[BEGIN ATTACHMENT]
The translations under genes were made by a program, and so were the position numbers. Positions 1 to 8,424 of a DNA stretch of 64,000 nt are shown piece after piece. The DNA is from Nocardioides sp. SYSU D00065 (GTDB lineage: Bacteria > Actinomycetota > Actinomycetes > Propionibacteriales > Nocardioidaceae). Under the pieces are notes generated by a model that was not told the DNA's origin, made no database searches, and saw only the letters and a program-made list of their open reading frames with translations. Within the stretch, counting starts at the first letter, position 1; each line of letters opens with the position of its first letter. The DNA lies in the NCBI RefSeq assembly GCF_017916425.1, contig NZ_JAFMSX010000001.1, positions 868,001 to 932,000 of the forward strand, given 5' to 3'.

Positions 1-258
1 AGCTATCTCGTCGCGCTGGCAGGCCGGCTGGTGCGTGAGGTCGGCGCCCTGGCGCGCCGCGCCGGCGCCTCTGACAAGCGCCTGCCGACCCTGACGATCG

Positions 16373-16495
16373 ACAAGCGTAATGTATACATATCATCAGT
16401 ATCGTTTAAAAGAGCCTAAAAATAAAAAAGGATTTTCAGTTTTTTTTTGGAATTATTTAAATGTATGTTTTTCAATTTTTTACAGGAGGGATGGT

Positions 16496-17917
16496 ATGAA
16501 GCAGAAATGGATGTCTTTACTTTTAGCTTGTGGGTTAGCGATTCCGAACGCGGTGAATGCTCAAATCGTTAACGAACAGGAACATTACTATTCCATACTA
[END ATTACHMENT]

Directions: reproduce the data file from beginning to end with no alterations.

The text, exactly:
The translations under genes were made by a program, and so were the position numbers. Positions 1 to 8,424 of a DNA stretch of 64,000 nt are shown piece after piece. The DNA is from Nocardioides sp. SYSU D00065 (GTDB lineage: Bacteria > Actinomycetota > Actinomycetes > Propionibacteriales > Nocardioidaceae). Under the pieces are notes generated by a model that was not told the DNA's origin, made no database searches, and saw only the letters and a program-made list of their open reading frames with translations. Within the stretch, counting starts at the first letter, position 1; each line of letters opens with the position of its first letter. The DNA lies in the NCBI RefSeq assembly GCF_017916425.1, contig NZ_JAFMSX010000001.1, positions 868,001 to 932,000 of the forward strand, given 5' to 3'.

Positions 1-258
1 AGCTATCTCGTCGCGCTGGCAGGCCGGCTGGTGCGTGAGGTCGGCGCCCTGGCGCGCCGCGCCGGCGCCTCTGACAAGCGCCTGCCGACCCTGACGATCG

Positions 16373-16495
16373 ACAAGCGTAATGTATACATATCATCAGT
16401 ATCGTTTAAAAGAGCCTAAAAATAAAAAAGGATTTTCAGTTTTTTTTTGGAATTATTTAAATGTATGTTTTTCAATTTTTTACAGGAGGGATGGT

Positions 16496-17917
16496 ATGAA
16501 GCAGAAATGGATGTCTTTACTTTTAGCTTGTGGGTTAGCGATTCCGAACGCGGTGAATGCTCAAATCGTTAACGAACAGGAACATTACTATTCCATACTA